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Sonoma County gets early start to federal health law
More than 6,000 residents added to rolls of federally insured

More than 6,000 residents in Sonoma County and 400,000 in the state are getting an early taste of Obamacare, receiving a version of health care coverage promised to 30 million Americans nationwide.

The coverage is part of California's early expansion of the federal Medicaid program, a key component of the health care law promoted by President Barack Obama. Only six other states in the country and Washington, D.C., have such programs.

Meanwhile, Texas, Florida, Wisconsin and Mississippi are among the states vowing not to participate in the 2014 expansion of Medicaid and the creation of state health benefit exchanges. Their refusal could leave millions without health care coverage.

"California took the lead on implementing the spirit of the Patient Rights and Affordable Care Act," said Marion Deeds, interim assistant director of the Sonoma County Human Services Department. "It's really the first generation of expanded Medicaid."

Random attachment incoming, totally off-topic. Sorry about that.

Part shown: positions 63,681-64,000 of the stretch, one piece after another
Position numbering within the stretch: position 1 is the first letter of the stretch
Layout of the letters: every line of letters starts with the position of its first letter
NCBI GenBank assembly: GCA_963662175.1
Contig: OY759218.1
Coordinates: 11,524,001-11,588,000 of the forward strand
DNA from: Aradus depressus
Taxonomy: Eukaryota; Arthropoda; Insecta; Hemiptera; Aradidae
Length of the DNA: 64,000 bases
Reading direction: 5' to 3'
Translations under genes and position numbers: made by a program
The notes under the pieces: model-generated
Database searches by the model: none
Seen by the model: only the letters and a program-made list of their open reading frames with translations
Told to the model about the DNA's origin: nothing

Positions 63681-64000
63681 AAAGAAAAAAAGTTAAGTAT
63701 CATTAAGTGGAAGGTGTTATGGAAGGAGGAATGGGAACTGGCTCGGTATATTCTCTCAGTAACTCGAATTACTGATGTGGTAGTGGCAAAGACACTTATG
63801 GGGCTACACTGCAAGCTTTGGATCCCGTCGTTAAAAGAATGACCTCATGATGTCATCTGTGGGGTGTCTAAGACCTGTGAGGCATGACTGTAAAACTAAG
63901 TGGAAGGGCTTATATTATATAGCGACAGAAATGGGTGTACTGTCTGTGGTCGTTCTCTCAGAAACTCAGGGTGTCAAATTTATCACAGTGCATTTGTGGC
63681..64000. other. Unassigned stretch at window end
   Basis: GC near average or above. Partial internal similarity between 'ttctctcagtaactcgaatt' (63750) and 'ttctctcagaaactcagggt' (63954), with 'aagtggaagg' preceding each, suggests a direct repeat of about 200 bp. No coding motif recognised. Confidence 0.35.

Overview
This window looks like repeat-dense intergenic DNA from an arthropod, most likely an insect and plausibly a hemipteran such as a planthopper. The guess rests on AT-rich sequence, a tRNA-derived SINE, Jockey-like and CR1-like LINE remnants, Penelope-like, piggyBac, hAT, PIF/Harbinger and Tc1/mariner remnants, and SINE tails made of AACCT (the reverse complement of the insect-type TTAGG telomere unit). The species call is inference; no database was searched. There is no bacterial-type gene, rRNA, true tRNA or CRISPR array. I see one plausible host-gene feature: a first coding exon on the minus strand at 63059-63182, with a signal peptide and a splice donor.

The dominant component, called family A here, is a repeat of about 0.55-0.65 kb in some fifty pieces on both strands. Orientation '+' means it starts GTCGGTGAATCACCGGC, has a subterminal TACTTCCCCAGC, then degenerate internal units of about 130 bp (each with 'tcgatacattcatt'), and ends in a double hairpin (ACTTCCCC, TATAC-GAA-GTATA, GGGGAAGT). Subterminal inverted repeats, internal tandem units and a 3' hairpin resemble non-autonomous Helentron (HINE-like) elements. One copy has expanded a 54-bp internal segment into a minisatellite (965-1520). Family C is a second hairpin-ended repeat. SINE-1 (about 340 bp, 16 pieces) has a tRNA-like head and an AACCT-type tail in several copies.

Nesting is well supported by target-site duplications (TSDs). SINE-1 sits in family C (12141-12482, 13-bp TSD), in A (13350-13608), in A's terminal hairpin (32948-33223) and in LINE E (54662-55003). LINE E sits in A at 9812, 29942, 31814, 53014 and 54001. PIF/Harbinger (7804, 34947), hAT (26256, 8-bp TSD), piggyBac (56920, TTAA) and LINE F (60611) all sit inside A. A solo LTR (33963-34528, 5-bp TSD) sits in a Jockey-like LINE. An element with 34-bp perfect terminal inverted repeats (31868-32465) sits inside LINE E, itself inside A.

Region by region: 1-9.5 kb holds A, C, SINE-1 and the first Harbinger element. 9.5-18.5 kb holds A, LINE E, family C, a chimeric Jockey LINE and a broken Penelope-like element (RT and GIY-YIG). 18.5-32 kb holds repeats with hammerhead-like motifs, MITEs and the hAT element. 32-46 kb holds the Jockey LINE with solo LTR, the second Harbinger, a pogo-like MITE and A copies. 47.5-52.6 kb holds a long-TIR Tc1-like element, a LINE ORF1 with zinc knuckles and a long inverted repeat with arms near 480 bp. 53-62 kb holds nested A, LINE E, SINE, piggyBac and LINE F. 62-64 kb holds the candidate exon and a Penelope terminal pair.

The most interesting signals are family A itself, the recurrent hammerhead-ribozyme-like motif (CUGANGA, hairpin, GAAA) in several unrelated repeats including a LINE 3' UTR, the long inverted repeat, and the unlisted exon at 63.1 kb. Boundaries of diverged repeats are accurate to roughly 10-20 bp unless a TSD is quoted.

For decades, Medicaid has paid hospital and health care bills for the nation's poorest residents. But many working people without company-paid health insurance often didn't make enough money to pay for private insurance, leaving them uninsured during medical emergencies or when their health failed.

The intent of the health care bill is to bring that huge segment of the population into government-funded health care coverage by 2014, largely through local clinics such as the Santa Rosa Community Health Centers or the Petaluma Health Center.

What that will look like nationally already is happening in Sonoma County under a program called Path2Health, a precursor to Obama's health care expansion.

After years of living with no health insurance, Billie Jo Bianchi, 63, of Petaluma now finds herself with a Path2Health insurance card.

While she appreciates the coverage, she said that filling out all the paperwork to get it has been a byzantine process.

Bianchi, who has fourth-stage liver disease and other health issues, said the last time she had health insurance was when she worked for Viacom two decades ago. If she had continued her health insurance, she might have been able to treat her illnesses earlier.

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